Things have come to such a pass that CIBIL has changed its very identity. It is now CIBIL Trans Union, a subsidiary of the American company. But, it still retains its old role as a repository of all information about bank customers all over the country. And not only information about their transactions with the banks, since Aadhaar cards have been almost compulsorily linked with bank accounts, all their personal data, even biometric data, are now in the hands of the American company Trans Union. Almost everybody in India has a bank account now, be it for business or for getting educational scholarship, widow pension, old-age pension, 100 days' work or whatever. One can no longer escape having a bank passbook and having a bank passbook means falling into the net of Trans Union. And this incredible, illogical thing is happening with total government sanction. A huge, unprecedented data bank has come up with the information from all bank accounts and all Aadhaar cards in the country. And this data bank is now in the hands of Trans Union, which is not only a foreign company, but has been fined by US courts twice—US$ 5.3 million in 2003 and US$ 351,000 in 2006—for being involved in dubious and illegal deals. One shudders to think to whose hands Indians’ data can pass on from Trans Union and to what ends they can use those data, particularly when today one is facing hostility not only from extremists or external aggressors, but also from various divisive forces within the country.

It’s urgently needed to build resistance in whichever way one can to save the country and its people from the clutches of Trans Union.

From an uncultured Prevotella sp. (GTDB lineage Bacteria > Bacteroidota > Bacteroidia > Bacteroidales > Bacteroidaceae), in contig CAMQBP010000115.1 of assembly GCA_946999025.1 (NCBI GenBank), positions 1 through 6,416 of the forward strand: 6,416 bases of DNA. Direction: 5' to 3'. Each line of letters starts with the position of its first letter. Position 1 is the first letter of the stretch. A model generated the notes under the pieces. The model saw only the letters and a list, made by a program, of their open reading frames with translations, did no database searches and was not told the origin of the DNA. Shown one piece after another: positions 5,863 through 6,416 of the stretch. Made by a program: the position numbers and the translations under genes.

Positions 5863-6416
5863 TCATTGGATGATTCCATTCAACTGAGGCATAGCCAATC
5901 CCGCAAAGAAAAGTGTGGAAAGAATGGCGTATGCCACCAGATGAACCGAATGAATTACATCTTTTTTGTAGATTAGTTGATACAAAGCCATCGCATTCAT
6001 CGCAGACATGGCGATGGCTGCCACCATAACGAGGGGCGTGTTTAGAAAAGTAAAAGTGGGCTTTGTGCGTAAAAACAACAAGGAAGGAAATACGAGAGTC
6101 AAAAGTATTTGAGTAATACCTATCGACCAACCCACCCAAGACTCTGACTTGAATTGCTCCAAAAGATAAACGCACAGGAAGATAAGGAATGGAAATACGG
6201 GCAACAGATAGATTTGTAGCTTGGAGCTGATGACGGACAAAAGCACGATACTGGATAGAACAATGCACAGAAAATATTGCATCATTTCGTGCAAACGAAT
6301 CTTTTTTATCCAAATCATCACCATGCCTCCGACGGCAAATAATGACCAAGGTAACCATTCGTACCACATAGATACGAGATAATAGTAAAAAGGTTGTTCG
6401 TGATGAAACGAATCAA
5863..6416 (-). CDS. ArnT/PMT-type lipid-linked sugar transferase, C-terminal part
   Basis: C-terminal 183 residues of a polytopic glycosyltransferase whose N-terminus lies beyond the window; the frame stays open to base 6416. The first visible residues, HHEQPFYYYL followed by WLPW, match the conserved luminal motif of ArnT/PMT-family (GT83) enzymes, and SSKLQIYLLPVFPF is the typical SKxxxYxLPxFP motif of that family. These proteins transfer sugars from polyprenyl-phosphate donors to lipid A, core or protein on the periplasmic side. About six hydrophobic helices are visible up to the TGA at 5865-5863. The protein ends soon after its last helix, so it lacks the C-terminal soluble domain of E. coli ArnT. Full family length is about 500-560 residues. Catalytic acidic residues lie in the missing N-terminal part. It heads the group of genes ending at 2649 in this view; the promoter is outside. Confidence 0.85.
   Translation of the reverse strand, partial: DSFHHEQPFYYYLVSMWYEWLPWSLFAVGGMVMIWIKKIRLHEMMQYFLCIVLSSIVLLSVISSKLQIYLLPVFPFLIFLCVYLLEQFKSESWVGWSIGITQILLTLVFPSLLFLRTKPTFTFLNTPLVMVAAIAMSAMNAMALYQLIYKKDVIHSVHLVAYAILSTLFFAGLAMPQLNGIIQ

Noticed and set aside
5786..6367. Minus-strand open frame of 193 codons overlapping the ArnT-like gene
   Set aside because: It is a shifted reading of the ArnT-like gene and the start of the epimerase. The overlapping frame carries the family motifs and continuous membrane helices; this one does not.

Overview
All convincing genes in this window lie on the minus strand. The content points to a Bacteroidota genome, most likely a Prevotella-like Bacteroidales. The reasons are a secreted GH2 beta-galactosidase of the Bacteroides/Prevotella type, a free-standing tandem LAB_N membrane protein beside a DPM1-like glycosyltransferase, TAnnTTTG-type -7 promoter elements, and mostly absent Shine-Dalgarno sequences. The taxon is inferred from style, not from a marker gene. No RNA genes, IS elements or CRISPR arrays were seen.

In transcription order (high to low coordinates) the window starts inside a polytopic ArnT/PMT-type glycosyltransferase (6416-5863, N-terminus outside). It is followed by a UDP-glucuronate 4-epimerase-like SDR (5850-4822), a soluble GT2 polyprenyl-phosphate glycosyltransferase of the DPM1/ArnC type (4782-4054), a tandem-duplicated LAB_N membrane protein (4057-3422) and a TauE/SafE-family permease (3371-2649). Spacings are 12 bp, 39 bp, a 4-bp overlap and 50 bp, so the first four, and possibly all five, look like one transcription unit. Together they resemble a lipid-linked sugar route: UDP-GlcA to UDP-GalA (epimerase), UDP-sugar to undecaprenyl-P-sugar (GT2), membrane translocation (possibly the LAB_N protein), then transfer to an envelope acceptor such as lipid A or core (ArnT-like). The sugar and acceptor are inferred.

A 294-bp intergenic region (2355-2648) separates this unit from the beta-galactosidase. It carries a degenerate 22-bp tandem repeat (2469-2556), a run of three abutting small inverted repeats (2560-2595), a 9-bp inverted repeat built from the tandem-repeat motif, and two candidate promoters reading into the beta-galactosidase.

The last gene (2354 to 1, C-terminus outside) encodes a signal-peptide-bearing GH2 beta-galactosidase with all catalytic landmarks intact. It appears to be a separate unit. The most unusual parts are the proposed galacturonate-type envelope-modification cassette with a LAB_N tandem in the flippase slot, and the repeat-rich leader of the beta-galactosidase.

A front page news item in The Times of India of 26 August 2017 was titled, ‘CIA has access to Aadhaar data : Wiki’. The news said: (1) Wikileaks had firmly stood by its claim, (2) the CIA had denied it, (3) those who were said to have helped the CIA to get access to these data had also denied it and (4) those who possessed the Aadhaar data had said that these were absolutely safe. If all these claims, except the CIA's, were true, has the data started changing hands already, as apprehended in this article?

Meanwhile, American whistleblower-in-exile Edward Snowden raised demands against linking of Aadhaar card to various service, claiming that mandatory 'linking action must be criminalised'. He tweeted this while quoting an online article authored by former head of Research and Analysis Wing (RAW) K C Verma.

"Rarely do former intel chiefs and I agree, but the head of India's RAW writes  # Aadhaar is being abused by banks, telcos, and transport not to police entitlements, but as a proxy for identity—an improper gate to service. Such demands must be criminalised", Snowden tweeted on January 29, 2010, posting a link to Verma's piece on a news website.

This is the third time he has tweeted something about Aadhaar Card. He also re-tweeted some of the followers who pointed out how banks and telecom companies are insisting on linking the Aadhaar Card with their services.

He also re-tweeted one of the tweets by UlADI itself, adding design flaws in the information flow with Aadhaar.

UIDAI had tweeted on January 16: "#Aadhaar is an identifier, not a profiling tool. Aadhaar database does not keep any in formation about bank accounts, shares, mutual funds, property details, health records, family details, religion, caste, education etc. *AadhaarMythBuster". Snowden quoted this tweet and wrote: "That might be true if banks, landlords, hospitals, schools, telephone & internet companies were prohibited by law from asking for your #Aadhaar number. But any Indian can tell you they're asked for their number by non-government entities—and these companies have databases too".

Vol. 50, No.35, Mar 04 - 10, 2018